Friday, 21 September is World Gratitude Day. To celebrate, we’ve put together a guide on how to say “Thank You” around the world. Here’s how to express gratitude to someone in 50+ languages, including the top 50 spoken languages to cover over 80% of the world’s population.
How to Say Thank You In the UK
English: Thank you!
Irish: “Go raibh maith agat” which means “May you have goodness.”
How to Say Thank You In Scandinavia
Danish: Tak, tusind tak (thousand thanks) or Mange tak (Thank you very much!)
Swedish: Tack, tack så mycket (thank you very much) or tusen tack (thousand thanks).
Norwegian: Takk. Avoid “takk for alt” (thank you for everything), and Takk og farvel (thank you and goodbye) as these are used at funerals.
Finnish: Kiitos or Kiitos paljon! (thanks a lot!)
How to Say Thank You in Europe
Spanish: Gracias or Muchas Gracias (thanks a lot).
French: Merci or Merci beaucoup (thank you very much).
Greek: Σ’ ευχαριστώ! (S’ efharistó!)
Italian: Grazie or Grazie Mille (thank you very much)
Polish: Dziękuję or Wielkie dzięki! (thank you so much!)
Serbo-Croatian: Хвала (Hvala)
Russian: спасибо (spaseeba)
Turkish: Teşekkür ederim.
Ukrainian: Дякую (Diakuju) or Дуже дякую (Duže diakuju).
Azerbaijani: Təşəkkür edirəm or Çox sağ ol
Romanian: Mersi or Mulțumesc
How to Say “Thank You” in The Middle East
Pashto: manana or tashakor
Kurdish: Sipas dekem
How to Say “Thank You” in India and Pakistan
Note: In Indian culture, they don’t throw out “Thank you” quite as casually as we do in English. Save it for a big favour, look the person in the eye, and be sincere, or you might come across as rude or sarcastic.
Hindi: धन्यवाद (dhanyavāda) or बहुत शुक्रिया (bahuta śukriyā, or “thanks a lot.“)
Punjabi: tànvād or shukrīā
Tamil: நன்றி (nandri) or மிக நன்றி (miga nandri)
Telugu: ధన్యవాదములు (dhanyavaadhamulu)
Marathi: आभारी आहे (ābhārī āhe) or धन्यवाद (dhanyāvad)
Urdu: shukriya or bahut shukriya
Gujarati: ધન્યવાદ (dhanyavaad) or આભાર (aabhar)
Malayalam: നന്ദി (nāndi) or ഉപകാരം (upakaram)
Kannada: ಧನ್ಯವಾದ (dhanyavāda) or ಧನ್ಯವಾದಗಳು (dhanyavādagaḷu)
Oriya: ଧନ୍ୟବାଦ୍ (dhanyabaad) or ତୁମ୍ଭଙ୍କୁ ଧନ୍ଯବାଦ୍ (tumbhangku dhanyabaad)
Bhojpuri: धन्वाद (dhanvaad)
How to Say Thank You in Africa
Hausa: Na gode.
Yoruba: O ̣se or E se.
Amharic: አመሰግናለሁ (amäsäggänallähw), which means “I praise you.”
How to Say Thank You In China
Much like in Indian culture, in Chinese culture, “Thank you” is used more rarely than it is in English. Instead of expressing gratitude verbally, Chinese people tend to use actions: small kindnesses and reciprocal gestures. Saying “Thank you” can even be seen as unfriendly, since it creates a sense of formality.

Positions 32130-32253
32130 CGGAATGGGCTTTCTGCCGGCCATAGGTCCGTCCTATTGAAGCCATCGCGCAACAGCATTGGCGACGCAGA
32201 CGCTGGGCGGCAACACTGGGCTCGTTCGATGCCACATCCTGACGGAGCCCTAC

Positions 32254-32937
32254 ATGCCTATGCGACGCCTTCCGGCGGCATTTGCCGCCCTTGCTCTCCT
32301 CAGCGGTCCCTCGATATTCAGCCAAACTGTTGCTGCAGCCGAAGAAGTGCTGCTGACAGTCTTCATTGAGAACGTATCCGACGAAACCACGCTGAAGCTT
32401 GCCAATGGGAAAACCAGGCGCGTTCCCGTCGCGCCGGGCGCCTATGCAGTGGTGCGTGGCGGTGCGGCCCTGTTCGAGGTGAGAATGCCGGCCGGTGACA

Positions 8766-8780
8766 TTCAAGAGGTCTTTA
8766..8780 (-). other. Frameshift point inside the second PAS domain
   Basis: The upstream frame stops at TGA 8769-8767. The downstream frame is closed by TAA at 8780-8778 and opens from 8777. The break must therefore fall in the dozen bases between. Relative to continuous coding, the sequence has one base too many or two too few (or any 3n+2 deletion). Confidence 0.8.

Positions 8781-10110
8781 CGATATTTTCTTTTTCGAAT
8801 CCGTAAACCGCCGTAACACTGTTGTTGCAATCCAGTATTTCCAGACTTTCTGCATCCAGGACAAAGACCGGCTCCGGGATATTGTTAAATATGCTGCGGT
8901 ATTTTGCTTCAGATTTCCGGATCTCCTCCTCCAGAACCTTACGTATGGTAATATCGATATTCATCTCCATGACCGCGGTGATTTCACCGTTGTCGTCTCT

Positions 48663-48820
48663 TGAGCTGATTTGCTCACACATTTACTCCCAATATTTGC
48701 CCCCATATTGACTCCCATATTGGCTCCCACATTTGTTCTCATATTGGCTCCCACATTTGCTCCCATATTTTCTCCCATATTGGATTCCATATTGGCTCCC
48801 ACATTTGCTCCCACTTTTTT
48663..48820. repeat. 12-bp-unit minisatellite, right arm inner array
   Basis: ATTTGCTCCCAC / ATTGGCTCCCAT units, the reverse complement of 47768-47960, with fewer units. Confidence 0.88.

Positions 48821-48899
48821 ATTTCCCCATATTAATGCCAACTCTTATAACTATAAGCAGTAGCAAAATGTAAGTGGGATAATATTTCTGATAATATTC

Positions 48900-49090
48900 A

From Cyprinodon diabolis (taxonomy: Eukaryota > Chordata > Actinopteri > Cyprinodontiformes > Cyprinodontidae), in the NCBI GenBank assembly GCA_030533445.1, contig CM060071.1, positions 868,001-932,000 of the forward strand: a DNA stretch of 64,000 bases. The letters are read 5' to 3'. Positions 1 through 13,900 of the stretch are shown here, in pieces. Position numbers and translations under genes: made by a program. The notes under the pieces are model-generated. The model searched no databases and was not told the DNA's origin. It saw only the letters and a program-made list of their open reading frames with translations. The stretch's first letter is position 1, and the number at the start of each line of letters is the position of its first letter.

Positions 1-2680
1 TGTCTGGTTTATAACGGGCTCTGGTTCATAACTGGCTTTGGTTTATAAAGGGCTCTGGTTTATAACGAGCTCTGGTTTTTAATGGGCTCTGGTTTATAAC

Chinese (Mandarin): 谢谢 (xiè xiè)
Cantonese: 多謝 (dòjeh), when someone has given you a gift. 唔該 (m̀hgòi), when someone has done you a favor.
Wu: 谢谢 (yáyà)
Taiwanese: 多謝 (to-siā), 感謝 (kám-siā), or 撈力 (ló làt)
Hakka: 多謝 (dosia) or 感謝 (gamsia)
How to Say Thank You in Asia
Japanese: ありがとう (Arigatou) or the more formal version ありがとうございます
(Arigatou gozaimasu). You can also say “どうもありがとう (Doumo arigatou), which means “Thanks a lot,” or shorten it to “Doumo” for “Thanks!”
Indonesian: Terima kasih
Korean: 감사합니다 (kamsa-hamnida)
Thai: ขอบคุณ (khàawp-khun)
Javanese: Matur nuwun
Vietnamese: Cảm ơn
Malay: Terima kasih.
Burmese: ေက်းဇူးတန္ပါတယ္။ (cè-zù tin-ba-deh)
Tagalog: Salamat (thank you) or maraming salamat po (Thank you very much).
Sundanese: Nuhun, Hatur nuhun or Nuhun pisan.
Thank You Around the World
Gratitude is a universal emotion, but the way people express it can vary across different languages and cultures. In fact, a study published in the May 2018 edition of Royal Society Open Science found that saying “thank you” to express gratitude isn’t the norm in most cultures and situations:
In informal everyday interaction across the world, the general norm is to tacitly acknowledge another’s cooperative behaviour without explicitly saying ‘thank you’, but by simply continuing with one’s activities, relying on a shared understanding of the good, service or support received as part of a system of social rights and duties governing mutual assistance and collaboration.
Cross-cultural communication blunders are easy to forgive in an individual. However, businesses are expected to do better. -That means word-to-word translations often aren’t enough – and forget about using Google Translate!
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